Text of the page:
Articles by this author
John Faed RSA and the Kirkcudbright School
TDGNHAS Series III, 77 (2003), 203(1.68 MB)
The year 2002 saw the centenary of the death of John Faed the artist. This article, illustrated by extensive genealogical and contemporary detail, shows the Faed family's influence on the development of the Kirkcudbright area as an artists' colony and, ul
Following the Artists' Footsteps Project [Lecture to the Society, 18th February, 2005]
TDGNHAS Series III, 79 (2005), 192(4.05 MB)
Summary of a lecture delivered to the Society on 18th February 2005.
The Gatehouse Adventure: The Makers of a Planned Town 1760 to 1830
TDGNHAS Series III, 85 (2011), 119(3.42 MB)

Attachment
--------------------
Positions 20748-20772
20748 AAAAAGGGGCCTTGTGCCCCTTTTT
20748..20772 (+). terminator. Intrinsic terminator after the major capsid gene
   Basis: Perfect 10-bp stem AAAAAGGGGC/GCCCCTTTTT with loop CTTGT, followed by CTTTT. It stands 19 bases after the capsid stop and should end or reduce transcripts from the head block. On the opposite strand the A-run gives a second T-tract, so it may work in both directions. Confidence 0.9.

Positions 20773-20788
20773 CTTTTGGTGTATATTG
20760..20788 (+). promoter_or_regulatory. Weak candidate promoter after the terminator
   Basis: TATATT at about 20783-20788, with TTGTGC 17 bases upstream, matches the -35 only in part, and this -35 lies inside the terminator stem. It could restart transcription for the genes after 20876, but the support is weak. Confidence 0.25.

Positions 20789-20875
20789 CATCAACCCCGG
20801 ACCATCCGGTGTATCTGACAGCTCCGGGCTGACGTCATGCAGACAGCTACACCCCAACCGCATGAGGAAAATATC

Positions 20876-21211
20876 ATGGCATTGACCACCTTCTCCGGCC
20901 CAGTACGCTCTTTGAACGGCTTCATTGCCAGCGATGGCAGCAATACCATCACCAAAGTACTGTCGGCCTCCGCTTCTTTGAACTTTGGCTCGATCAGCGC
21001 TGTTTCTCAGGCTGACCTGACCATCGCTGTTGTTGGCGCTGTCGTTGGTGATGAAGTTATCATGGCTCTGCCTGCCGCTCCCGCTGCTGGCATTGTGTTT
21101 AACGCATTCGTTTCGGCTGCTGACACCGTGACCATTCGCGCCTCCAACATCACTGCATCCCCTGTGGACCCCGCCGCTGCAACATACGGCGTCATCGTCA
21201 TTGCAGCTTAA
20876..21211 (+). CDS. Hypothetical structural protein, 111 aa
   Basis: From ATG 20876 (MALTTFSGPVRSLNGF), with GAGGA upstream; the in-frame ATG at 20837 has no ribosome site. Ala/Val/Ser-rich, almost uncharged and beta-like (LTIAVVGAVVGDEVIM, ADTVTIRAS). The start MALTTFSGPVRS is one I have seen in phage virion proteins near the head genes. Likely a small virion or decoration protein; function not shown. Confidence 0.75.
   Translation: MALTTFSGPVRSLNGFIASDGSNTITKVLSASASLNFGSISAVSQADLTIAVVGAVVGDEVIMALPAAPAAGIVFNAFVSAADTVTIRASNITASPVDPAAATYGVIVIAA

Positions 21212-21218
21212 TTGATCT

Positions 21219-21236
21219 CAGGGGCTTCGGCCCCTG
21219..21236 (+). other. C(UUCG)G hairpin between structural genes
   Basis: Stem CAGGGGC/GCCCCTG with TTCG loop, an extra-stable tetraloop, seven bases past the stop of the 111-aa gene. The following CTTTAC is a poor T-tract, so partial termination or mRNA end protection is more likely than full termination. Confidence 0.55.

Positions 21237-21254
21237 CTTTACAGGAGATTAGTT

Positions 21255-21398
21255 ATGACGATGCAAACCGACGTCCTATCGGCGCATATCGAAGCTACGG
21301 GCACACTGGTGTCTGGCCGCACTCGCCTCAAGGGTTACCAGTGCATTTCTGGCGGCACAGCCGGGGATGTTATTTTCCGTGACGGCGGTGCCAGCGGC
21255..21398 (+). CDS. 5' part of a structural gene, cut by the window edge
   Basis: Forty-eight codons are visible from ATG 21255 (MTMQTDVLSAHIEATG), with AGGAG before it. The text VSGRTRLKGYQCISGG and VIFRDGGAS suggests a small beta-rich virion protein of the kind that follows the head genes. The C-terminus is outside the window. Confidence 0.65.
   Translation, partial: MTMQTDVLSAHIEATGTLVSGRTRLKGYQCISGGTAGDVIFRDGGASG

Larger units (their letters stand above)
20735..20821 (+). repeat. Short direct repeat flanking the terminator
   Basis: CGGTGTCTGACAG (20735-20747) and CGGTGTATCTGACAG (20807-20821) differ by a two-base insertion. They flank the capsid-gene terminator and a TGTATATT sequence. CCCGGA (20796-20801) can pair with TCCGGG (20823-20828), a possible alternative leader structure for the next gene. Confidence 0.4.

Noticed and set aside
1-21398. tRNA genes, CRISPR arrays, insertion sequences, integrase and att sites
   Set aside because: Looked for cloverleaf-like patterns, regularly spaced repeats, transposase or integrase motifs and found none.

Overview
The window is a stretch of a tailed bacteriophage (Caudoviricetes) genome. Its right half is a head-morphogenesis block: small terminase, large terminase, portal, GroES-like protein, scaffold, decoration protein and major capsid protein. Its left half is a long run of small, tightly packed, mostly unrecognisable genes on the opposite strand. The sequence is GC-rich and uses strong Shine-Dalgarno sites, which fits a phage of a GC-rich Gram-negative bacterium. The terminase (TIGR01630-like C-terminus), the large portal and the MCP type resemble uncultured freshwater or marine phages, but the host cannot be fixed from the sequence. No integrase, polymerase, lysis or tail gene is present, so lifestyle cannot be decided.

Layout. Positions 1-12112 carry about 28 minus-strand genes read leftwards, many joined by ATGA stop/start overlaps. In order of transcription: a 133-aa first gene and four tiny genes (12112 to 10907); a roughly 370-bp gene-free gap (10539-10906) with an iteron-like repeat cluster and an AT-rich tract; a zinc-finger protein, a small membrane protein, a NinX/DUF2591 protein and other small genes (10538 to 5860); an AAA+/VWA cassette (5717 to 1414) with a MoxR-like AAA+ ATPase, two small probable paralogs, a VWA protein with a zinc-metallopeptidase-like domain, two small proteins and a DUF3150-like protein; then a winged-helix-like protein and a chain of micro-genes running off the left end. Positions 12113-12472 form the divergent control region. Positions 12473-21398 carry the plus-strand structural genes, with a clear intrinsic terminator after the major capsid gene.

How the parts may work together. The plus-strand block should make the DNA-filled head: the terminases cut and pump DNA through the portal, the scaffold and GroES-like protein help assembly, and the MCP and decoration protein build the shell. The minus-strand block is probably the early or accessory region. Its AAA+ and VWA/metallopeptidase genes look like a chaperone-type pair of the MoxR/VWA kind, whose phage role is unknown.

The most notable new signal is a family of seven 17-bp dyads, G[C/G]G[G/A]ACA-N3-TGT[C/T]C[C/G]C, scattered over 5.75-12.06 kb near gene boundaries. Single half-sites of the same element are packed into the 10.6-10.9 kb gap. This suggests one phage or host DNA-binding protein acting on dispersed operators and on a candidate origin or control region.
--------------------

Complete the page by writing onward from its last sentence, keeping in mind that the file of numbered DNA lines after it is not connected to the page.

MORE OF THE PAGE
This paper uses a variety of original sources on planned settlements in South West Scotland and the local industrial archaeology in order to explore the progress of Gatehouse of Fleet from the early 1760s, focusing first on the early feuars in the settlement established by James Murray of Broughton near his new mansion at Cally. The paper tracks attempts to bring industry such as tanning and brewing to Gatehouse. Using legal papers in particular, evidence shows how James Murray, other landowners, his partners in the new businesses and local tradesmen all became caught up in the rapid rise and subsequent failure of the Ayr Bank in 1772. The lasting effects of the bank’s failure on the local economy due to the financial burden on Murray and others is examined and we see how this led to a lack of new building, followed by the emigration of a number of the Gatehouse feuars. Development began to pick up only in 1777 when Murray promoted the settlement in the press and reduced feu duties for all new building. Cotton manufacture came to Gatehouse in 1785 with the signing of a contract between Murray and the Birtwhistle family, which led to the construction of a substantial mill. The rapid but short lived development and subsequent decline of the cotton industry and its effect on Gatehouse is examined in some detail. Finally we see how Gatehouse returned to its earlier role as a supplier of tradesmen to Cally Estate under Alexander Murray of Broughton.